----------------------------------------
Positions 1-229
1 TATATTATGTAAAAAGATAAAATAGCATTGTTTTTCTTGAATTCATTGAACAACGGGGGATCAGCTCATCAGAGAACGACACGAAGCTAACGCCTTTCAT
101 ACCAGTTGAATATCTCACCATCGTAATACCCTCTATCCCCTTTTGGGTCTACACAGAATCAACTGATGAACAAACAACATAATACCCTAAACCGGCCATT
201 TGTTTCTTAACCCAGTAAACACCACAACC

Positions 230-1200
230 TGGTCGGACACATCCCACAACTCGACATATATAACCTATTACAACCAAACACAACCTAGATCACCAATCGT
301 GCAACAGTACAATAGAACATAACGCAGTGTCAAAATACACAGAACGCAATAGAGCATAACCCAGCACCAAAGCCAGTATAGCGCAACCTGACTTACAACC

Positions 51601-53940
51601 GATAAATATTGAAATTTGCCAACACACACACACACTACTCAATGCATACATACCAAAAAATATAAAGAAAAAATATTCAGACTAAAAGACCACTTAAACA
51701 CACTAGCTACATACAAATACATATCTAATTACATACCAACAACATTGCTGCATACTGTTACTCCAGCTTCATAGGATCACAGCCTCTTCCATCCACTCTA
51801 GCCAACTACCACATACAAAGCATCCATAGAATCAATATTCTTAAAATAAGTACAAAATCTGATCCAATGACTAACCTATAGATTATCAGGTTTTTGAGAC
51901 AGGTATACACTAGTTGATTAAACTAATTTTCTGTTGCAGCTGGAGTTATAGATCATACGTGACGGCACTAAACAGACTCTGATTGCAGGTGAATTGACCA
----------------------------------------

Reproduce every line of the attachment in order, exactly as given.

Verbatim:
Positions 1-229
1 TATATTATGTAAAAAGATAAAATAGCATTGTTTTTCTTGAATTCATTGAACAACGGGGGATCAGCTCATCAGAGAACGACACGAAGCTAACGCCTTTCAT
101 ACCAGTTGAATATCTCACCATCGTAATACCCTCTATCCCCTTTTGGGTCTACACAGAATCAACTGATGAACAAACAACATAATACCCTAAACCGGCCATT
201 TGTTTCTTAACCCAGTAAACACCACAACC

Positions 230-1200
230 TGGTCGGACACATCCCACAACTCGACATATATAACCTATTACAACCAAACACAACCTAGATCACCAATCGT
301 GCAACAGTACAATAGAACATAACGCAGTGTCAAAATACACAGAACGCAATAGAGCATAACCCAGCACCAAAGCCAGTATAGCGCAACCTGACTTACAACC

Positions 51601-53940
51601 GATAAATATTGAAATTTGCCAACACACACACACACTACTCAATGCATACATACCAAAAAATATAAAGAAAAAATATTCAGACTAAAAGACCACTTAAACA
51701 CACTAGCTACATACAAATACATATCTAATTACATACCAACAACATTGCTGCATACTGTTACTCCAGCTTCATAGGATCACAGCCTCTTCCATCCACTCTA
51801 GCCAACTACCACATACAAAGCATCCATAGAATCAATATTCTTAAAATAAGTACAAAATCTGATCCAATGACTAACCTATAGATTATCAGGTTTTTGAGAC
51901 AGGTATACACTAGTTGATTAAACTAATTTTCTGTTGCAGCTGGAGTTATAGATCATACGTGACGGCACTAAACAGACTCTGATTGCAGGTGAATTGACCA